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FCA chief: pension freedoms mean fund managers face gov’t scrutiny

FCA chief: pension freedoms mean fund managers face gov’t scrutiny

Financial Conduct Authority (FCA) chief executive Andrew Bailey has told investment managers they are facing more government scrutiny than ever before because of the pension freedom reforms.

Speaking at the Investment Association dinner at Mansion House last night, Bailey said the pension freedoms were logical given increasing life expectancies but said this creates some serious issues for the government.

‘Because with the added issues of greater longevity and an ageing population, more freedom in working lives and retirement decisions is entirely sensible. But it does create some very big public policy challenges,’ he said.

Pension freedoms have seen a shift away from the sales of life insurance products, such as annuities, to investment management, which Bailey said, means asset management is more important than ever politically.

‘I would draw two major conclusions from these changes.  First, the changes and the challenges are fundamental to society, and thus they inevitably engage public policy.  In a way, they pitch investment management into the world of public policy far more than before.  And, therefore, second, when you see the things that governments do, and we as regulators do, it’s worth remembering that there is a reason why we are showing so much more interest,’ he said.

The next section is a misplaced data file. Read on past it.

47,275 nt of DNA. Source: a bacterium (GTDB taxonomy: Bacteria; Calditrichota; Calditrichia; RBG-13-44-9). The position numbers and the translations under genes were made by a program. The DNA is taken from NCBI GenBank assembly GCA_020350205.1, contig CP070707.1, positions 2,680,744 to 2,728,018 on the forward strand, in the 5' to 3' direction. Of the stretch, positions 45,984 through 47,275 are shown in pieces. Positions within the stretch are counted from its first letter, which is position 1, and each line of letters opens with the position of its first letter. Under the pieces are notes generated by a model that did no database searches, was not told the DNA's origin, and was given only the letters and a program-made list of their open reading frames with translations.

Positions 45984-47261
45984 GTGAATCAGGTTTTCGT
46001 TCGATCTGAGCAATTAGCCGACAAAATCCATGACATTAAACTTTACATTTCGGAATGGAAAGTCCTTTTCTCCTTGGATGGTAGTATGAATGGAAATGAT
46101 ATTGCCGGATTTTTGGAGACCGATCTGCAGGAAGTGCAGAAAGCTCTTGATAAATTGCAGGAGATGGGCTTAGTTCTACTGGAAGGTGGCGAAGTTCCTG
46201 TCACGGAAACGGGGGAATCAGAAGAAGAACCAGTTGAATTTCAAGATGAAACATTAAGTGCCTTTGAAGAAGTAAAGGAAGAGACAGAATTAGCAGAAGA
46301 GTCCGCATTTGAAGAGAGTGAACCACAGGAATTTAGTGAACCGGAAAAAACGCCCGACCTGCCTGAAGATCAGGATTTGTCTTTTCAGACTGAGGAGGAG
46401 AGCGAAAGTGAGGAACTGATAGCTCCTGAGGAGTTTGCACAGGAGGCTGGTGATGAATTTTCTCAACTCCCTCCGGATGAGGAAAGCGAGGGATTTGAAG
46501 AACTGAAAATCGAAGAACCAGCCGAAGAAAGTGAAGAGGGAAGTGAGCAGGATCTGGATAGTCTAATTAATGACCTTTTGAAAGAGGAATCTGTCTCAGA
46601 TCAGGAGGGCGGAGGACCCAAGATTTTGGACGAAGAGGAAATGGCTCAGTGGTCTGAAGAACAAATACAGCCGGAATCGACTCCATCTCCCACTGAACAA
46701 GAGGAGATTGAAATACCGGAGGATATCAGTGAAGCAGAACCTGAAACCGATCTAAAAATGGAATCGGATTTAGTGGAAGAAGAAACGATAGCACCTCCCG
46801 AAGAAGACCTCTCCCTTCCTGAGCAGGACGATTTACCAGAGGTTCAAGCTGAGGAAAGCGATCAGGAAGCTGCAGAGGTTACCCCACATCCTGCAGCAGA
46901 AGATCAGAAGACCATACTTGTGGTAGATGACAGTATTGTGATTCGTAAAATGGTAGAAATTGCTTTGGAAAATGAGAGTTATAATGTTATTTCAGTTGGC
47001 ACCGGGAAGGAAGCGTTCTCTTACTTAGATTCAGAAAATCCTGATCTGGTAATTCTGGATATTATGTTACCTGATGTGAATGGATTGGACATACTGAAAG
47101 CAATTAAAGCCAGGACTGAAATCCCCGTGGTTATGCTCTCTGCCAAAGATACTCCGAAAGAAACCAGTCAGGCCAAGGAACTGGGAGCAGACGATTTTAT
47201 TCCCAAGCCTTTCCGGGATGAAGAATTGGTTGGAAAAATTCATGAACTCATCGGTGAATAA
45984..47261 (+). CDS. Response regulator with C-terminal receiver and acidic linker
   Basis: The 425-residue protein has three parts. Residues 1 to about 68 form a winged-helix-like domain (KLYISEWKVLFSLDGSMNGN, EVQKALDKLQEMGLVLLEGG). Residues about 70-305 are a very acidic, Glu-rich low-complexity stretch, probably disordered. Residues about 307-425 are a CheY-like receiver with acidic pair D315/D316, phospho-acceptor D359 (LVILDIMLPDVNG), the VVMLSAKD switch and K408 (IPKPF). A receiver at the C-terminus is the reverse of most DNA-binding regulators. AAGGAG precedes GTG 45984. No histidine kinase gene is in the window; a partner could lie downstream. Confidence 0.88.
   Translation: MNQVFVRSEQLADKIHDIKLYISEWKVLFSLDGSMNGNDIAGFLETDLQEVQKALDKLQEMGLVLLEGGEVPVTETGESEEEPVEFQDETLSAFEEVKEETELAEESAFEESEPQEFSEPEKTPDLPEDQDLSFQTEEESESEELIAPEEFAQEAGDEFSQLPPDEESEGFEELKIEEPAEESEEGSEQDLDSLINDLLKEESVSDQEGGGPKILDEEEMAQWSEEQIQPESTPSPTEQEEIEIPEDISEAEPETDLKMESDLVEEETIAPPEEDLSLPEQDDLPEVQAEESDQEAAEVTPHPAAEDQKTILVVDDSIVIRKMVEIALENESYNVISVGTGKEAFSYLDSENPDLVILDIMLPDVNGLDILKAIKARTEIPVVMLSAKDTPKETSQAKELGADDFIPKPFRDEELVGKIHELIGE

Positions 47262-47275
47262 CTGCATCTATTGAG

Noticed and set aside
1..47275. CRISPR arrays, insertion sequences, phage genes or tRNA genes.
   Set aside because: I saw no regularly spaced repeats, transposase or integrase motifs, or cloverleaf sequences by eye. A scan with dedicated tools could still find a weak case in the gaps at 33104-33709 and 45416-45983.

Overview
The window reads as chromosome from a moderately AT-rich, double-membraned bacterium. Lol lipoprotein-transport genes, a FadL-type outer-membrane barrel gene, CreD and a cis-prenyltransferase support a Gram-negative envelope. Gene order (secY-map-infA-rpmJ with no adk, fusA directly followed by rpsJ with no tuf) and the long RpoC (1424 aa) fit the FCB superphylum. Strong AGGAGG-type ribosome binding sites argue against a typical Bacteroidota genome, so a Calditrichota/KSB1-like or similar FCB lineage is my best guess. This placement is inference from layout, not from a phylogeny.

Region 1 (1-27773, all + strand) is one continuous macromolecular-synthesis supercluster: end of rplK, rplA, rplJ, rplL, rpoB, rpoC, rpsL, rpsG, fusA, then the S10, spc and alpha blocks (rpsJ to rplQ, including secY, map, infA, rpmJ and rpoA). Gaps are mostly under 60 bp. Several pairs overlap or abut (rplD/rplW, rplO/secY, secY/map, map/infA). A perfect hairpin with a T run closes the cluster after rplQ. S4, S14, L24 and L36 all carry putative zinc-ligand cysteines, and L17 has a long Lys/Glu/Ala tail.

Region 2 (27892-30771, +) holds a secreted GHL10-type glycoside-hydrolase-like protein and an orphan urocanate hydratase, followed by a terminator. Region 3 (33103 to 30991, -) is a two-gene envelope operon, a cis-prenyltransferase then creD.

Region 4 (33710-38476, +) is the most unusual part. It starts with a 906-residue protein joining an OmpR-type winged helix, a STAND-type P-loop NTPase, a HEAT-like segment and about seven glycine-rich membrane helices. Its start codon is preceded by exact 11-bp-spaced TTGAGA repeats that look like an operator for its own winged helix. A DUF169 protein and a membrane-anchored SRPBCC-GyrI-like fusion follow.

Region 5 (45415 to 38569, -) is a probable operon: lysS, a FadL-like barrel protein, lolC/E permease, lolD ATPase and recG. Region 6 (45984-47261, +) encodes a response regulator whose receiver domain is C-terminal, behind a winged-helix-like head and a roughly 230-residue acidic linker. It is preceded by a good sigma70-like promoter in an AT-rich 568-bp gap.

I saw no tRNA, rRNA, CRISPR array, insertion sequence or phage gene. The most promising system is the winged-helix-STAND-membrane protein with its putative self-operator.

This increased interest has been shown by the FCA’s Asset Management Market Study which proposed increased transparency and fee changes to the market.

This work was also supported by politicians with Labour recently saying asset management charges are a ‘scandal’.

Before the end of the year the FCA will publish new pension strategy.




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